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VOLUME 24 , ISSUE 2 ( February, 2020 ) > List of Articles

Original Article

Effects of Hypoxic and Ischemic Clinical Conditions on the Outcomes of Acute Ischemic Stroke Patients

Umeshkumar Athiraman, Rene Tempelhoff, Menelaos Karanikolas

Keywords : Acute ischemic stroke, Hypoxic conditioning, Ischemic conditioning

Citation Information : Athiraman U, Tempelhoff R, Karanikolas M. Effects of Hypoxic and Ischemic Clinical Conditions on the Outcomes of Acute Ischemic Stroke Patients. Indian J Crit Care Med 2020; 24 (2):104-108.

DOI: 10.5005/jp-journals-10071-23349

License: CC BY-NC 4.0

Published Online: 20-07-2020

Copyright Statement:  Copyright © 2020; The Author(s).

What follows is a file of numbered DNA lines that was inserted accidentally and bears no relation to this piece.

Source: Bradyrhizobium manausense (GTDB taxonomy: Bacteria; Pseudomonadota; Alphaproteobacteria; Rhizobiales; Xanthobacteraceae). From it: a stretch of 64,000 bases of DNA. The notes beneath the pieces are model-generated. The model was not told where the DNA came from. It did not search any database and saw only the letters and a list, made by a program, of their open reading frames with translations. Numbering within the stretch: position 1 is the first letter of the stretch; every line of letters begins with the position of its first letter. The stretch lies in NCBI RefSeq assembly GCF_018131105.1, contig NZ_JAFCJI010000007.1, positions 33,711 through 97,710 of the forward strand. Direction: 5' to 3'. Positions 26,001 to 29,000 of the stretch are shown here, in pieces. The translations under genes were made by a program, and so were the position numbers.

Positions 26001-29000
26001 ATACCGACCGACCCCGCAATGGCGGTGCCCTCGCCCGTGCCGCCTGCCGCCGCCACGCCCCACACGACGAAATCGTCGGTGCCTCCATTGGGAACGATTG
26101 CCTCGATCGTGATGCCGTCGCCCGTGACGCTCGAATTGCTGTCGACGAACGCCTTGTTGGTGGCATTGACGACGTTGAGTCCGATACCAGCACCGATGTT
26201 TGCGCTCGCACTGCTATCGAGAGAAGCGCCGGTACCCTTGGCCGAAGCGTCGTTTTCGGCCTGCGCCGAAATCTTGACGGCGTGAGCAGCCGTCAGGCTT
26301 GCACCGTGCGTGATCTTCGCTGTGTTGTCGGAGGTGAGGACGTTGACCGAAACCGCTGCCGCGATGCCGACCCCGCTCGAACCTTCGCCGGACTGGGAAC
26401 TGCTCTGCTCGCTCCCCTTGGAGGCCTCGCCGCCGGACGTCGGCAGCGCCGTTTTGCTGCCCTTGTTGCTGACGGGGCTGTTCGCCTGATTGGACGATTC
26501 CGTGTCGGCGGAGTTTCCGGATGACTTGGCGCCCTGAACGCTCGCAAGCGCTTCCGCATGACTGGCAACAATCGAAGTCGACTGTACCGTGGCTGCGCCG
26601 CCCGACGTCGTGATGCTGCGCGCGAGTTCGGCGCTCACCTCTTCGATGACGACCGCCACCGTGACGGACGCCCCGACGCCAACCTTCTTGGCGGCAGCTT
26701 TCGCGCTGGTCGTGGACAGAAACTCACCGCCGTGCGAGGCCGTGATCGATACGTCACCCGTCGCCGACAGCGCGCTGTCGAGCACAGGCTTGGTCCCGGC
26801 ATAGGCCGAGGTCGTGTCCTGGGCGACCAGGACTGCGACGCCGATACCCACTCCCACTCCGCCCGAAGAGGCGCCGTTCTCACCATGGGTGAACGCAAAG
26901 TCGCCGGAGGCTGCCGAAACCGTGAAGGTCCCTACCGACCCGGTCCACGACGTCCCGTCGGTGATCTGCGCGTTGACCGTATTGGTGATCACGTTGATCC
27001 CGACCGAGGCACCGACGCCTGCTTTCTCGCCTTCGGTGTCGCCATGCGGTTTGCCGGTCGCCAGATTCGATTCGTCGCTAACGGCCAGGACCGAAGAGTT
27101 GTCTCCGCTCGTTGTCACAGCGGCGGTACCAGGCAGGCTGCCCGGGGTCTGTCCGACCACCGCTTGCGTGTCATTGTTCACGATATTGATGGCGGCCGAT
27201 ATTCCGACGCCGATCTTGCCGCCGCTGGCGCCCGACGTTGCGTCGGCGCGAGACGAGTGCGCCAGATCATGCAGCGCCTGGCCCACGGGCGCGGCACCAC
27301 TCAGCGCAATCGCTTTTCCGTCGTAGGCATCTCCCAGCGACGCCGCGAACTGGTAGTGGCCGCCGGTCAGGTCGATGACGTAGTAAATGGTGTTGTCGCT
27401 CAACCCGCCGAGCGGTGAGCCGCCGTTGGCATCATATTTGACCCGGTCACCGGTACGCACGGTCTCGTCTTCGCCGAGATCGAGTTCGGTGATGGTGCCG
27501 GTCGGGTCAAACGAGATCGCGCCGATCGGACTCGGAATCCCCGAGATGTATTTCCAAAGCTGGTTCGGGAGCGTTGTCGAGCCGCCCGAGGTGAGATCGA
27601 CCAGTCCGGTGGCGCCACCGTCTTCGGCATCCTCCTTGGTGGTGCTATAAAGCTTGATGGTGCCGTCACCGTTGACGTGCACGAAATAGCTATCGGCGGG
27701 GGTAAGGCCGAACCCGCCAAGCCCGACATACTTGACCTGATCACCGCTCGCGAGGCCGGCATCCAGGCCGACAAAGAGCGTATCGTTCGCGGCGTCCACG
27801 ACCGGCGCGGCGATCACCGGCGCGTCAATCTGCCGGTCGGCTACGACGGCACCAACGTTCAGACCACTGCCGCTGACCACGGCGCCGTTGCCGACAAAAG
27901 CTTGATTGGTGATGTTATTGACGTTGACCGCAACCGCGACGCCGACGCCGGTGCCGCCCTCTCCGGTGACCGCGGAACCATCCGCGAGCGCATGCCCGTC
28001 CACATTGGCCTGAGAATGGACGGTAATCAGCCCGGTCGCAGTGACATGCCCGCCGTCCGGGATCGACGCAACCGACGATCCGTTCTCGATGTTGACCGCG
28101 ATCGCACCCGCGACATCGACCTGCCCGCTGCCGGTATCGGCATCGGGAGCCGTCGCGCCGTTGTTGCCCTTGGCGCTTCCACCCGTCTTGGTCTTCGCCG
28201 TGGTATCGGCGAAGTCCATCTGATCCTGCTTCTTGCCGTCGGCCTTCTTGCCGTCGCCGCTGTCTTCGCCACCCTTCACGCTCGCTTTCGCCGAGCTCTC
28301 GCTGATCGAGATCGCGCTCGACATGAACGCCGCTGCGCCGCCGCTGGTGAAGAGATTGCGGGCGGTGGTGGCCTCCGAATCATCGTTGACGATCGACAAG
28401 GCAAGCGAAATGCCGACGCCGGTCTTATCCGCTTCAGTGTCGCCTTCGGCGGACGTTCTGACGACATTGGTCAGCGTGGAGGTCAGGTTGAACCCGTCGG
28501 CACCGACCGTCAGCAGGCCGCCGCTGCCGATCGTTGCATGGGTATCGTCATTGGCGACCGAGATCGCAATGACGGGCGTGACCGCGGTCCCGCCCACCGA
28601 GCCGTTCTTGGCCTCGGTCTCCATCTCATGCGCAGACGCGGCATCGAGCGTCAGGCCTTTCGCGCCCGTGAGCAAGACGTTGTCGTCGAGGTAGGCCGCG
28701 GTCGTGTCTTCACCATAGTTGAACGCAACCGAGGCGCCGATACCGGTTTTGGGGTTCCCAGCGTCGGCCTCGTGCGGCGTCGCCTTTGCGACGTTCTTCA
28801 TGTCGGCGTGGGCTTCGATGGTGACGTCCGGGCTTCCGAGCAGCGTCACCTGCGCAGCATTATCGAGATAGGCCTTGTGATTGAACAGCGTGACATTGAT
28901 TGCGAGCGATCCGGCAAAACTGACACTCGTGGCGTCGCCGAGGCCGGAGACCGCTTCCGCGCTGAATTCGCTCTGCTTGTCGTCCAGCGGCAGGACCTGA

Background: Several studies have shown the neuroprotective role afforded by hypoxic and ischemic preconditioning in cerebrovascular disorders. There are several clinical conditions which simulate the hypoxic and ischemic conditioning in humans. The aim of this retrospective study is to identify whether the presence of any clinical scenarios mimicking the hypoxic and ischemic conditions prior to the current acute ischemic stroke (AIS) has a neuroprotective role in these patients. Materials and methods: Data were collected for patients >18 years of age who underwent endovascular treatment for AIS from January 2009 to June 2015. A good outcome was defined as modified Rankin score (mRS) of 0 to 3 at discharge and a poor outcome as mRS of 4–6. A logistic regression analysis was performed to identify independent predictors of outcomes at discharge in both groups. A p value of <0.05 was considered statistically significant for all analyses. Results: A total of 102 patients, aged 67 ± 16 years with median preprocedural National Institute of Health Stroke Scale (NIHSS) score 17.5 (1–36), were included. Twenty-one (21%) patients had a good outcome (mRS: 0–3) and 81 (79%) had a poor outcome (mRS: 4–6). A logistic regression analysis identified higher NIHSS score [odds ratio (OR): 1.251, confidence interval (CI): 1.11–1.40, p = 0.0002] and history of transient ischemic attack (TIA; OR: 7.881, CI: 1.05–21.01, p < 0.04) as predictors of a poor outcome at discharge. Conclusion: Our data suggest that the occurrence of TIA preceding an AIS may be associated with the poor outcomes in patients with AIS, although this finding needs confirmation in larger studies.

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